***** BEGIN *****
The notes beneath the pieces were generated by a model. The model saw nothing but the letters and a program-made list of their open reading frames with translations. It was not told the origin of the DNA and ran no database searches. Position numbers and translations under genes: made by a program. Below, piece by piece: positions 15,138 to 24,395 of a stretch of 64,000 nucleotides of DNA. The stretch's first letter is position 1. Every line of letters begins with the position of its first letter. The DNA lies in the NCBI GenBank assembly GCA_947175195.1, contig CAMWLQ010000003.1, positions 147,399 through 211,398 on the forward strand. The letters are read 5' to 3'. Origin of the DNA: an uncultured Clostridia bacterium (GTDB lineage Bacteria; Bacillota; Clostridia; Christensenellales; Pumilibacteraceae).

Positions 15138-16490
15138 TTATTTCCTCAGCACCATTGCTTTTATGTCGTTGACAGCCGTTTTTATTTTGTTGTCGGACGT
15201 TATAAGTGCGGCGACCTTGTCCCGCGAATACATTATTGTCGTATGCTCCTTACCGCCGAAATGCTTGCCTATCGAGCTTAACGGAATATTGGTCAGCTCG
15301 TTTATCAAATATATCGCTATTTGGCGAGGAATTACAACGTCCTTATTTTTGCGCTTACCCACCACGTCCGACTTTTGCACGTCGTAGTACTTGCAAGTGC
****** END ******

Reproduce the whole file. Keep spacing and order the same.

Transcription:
The notes beneath the pieces were generated by a model. The model saw nothing but the letters and a program-made list of their open reading frames with translations. It was not told the origin of the DNA and ran no database searches. Position numbers and translations under genes: made by a program. Below, piece by piece: positions 15,138 to 24,395 of a stretch of 64,000 nucleotides of DNA. The stretch's first letter is position 1. Every line of letters begins with the position of its first letter. The DNA lies in the NCBI GenBank assembly GCA_947175195.1, contig CAMWLQ010000003.1, positions 147,399 through 211,398 on the forward strand. The letters are read 5' to 3'. Origin of the DNA: an uncultured Clostridia bacterium (GTDB lineage Bacteria; Bacillota; Clostridia; Christensenellales; Pumilibacteraceae).

Positions 15138-16490
15138 TTATTTCCTCAGCACCATTGCTTTTATGTCGTTGACAGCCGTTTTTATTTTGTTGTCGGACGT
15201 TATAAGTGCGGCGACCTTGTCCCGCGAATACATTATTGTCGTATGCTCCTTACCGCCGAAATGCTTGCCTATCGAGCTTAACGGAATATTGGTCAGCTCG
15301 TTTATCAAATATATCGCTATTTGGCGAGGAATTACAACGTCCTTATTTTTGCGCTTACCCACCACGTCCGACTTTTGCACGTCGTAGTACTTGCAAGTGC